The HMMWV and scout platoons must be able to conduct reconnaissance and security missions. Scout and antitank crews must be able to provide direct-fire support for maneuvering scout vehicles and dismounted patrols. Effective fire control measures are required to avoid fratricide and allow the platoon to retain its freedom of maneuver.
Depending on the situation, fire control and distribution may be accomplished by individual vehicles, sections, or platoons. On many occasions, particularly in defensive operations, the platoon leader will be in a position to direct the fires of the entire platoon. On other occasions, particularly in offensive operations, fire control and distribution may begin at section level; as the situation develops, the platoon leader controls the platoon fires and distributes them effectively.
This chapter provides a standardized way of controlling and directing fires within the HMMWV section, and platoon. It includes the procedures used from the time targets are acquired, through the placement of fires on those targets.
To maximize a platoon’s ability to engage the enemy, leaders must synchronize the fires of all direct-fire weapons and direct-fire assets. The HMMWV scout platoon achieves fire control and distribution through fire plans and fire commands. When developing, refining, and executing fire plans, leaders must apply the following principles:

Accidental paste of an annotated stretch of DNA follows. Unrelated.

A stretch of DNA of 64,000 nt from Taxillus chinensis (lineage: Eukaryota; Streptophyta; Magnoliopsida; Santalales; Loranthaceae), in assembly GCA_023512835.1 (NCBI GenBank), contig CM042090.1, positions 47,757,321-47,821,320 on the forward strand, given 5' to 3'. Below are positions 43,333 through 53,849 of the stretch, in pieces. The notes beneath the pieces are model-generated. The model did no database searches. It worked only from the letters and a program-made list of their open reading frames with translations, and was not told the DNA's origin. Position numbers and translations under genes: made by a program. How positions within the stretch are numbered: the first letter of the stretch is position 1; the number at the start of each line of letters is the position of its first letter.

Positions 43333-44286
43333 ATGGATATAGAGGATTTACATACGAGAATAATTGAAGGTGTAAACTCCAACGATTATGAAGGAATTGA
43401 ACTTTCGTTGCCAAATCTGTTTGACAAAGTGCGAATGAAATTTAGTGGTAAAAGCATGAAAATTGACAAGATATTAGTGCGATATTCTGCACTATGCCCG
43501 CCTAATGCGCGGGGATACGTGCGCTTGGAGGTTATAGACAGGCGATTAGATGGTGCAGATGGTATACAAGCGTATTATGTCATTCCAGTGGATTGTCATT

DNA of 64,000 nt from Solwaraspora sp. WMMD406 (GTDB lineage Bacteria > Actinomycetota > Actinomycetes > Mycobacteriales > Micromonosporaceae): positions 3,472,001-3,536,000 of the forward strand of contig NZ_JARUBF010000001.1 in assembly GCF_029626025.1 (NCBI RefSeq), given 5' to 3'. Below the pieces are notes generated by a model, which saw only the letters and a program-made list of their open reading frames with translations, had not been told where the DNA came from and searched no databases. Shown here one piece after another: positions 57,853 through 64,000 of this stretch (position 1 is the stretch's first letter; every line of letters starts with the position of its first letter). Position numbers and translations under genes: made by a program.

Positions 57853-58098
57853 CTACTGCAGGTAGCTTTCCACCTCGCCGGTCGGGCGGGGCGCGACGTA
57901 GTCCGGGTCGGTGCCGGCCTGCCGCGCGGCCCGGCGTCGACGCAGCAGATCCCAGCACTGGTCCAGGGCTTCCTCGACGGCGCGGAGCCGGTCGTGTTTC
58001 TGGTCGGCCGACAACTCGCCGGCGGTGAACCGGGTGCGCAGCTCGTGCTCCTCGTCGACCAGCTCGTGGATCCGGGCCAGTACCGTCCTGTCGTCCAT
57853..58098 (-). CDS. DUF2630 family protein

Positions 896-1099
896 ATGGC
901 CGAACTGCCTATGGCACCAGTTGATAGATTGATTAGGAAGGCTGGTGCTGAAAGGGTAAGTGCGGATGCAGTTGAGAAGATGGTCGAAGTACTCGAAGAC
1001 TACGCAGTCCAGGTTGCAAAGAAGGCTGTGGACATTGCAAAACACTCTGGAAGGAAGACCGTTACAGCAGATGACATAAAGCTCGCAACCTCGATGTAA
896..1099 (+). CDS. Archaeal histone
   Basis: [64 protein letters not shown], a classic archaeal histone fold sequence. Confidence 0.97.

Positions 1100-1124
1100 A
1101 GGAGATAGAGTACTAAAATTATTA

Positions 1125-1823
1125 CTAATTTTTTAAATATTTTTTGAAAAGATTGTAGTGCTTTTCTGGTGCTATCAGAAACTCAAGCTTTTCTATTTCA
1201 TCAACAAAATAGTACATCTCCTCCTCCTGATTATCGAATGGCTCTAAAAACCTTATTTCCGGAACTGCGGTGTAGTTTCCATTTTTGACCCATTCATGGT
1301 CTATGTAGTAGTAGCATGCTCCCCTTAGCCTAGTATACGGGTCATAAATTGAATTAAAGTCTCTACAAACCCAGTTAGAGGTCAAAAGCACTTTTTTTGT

Platoons must establish fire control and distribution SOPs. Squad leaders must remain aware of the tactical situation, maintain contact with dismounted elements at all times, and coordinate with adjacent elements.
A well-rehearsed platoon SOP ensures quick reaction times. The SOP should include area coverage responsibilities and weapons-ready postures for different situations (such as road marches, halts, and various battle drills). Battalion, squadron, or troop SOPs should prescribe the combat load of ammunition, by type and amount. The section leader should prescribe the weapons-ready posture (battlecarry) that makes the best use of available firepower in the present situation.
Situations the section leader should plan for when forming his section SOPs (see ARTEP 17-57-10-MTP) are:
The section should be prepared to engage PCs, suppress ATGMs with machine guns, and engage tanks with TOWs. (TOWs can also be used on BMPs at long ranges.) TOWs are fired from covered and concealed positions. The weapons-ready posture may have to be adjusted, or ammunition redistributed, after an engagement to make sure that vehicles have the ammunition or missiles needed.
Fire control measures are used to coordinate and mass direct and indirect fires in the most efficient manner possible. These measures include: sectors of fire, engagement areas, terrain reference points, phase lines, and engagement priorities. Their use must be routine, with no need for detailed or lengthy instruction.
Sectors of fire are areas that are covered by observation and fire, starting at the weapon system and extending to its maximum effective range. Sectors of fire must overlap with adjacent element's sectors of fire. Plans must be made to cover dead space within and between sectors to maintain coverage.
Engagement areas are enclosed areas that are located away from the weapon system. They are specifically designed to mass fires from several different weapon systems simultaneously. The area should be supported by direct and indirect fires. Obstacles should be used to channel the enemy into the areas of engagement and trap him there.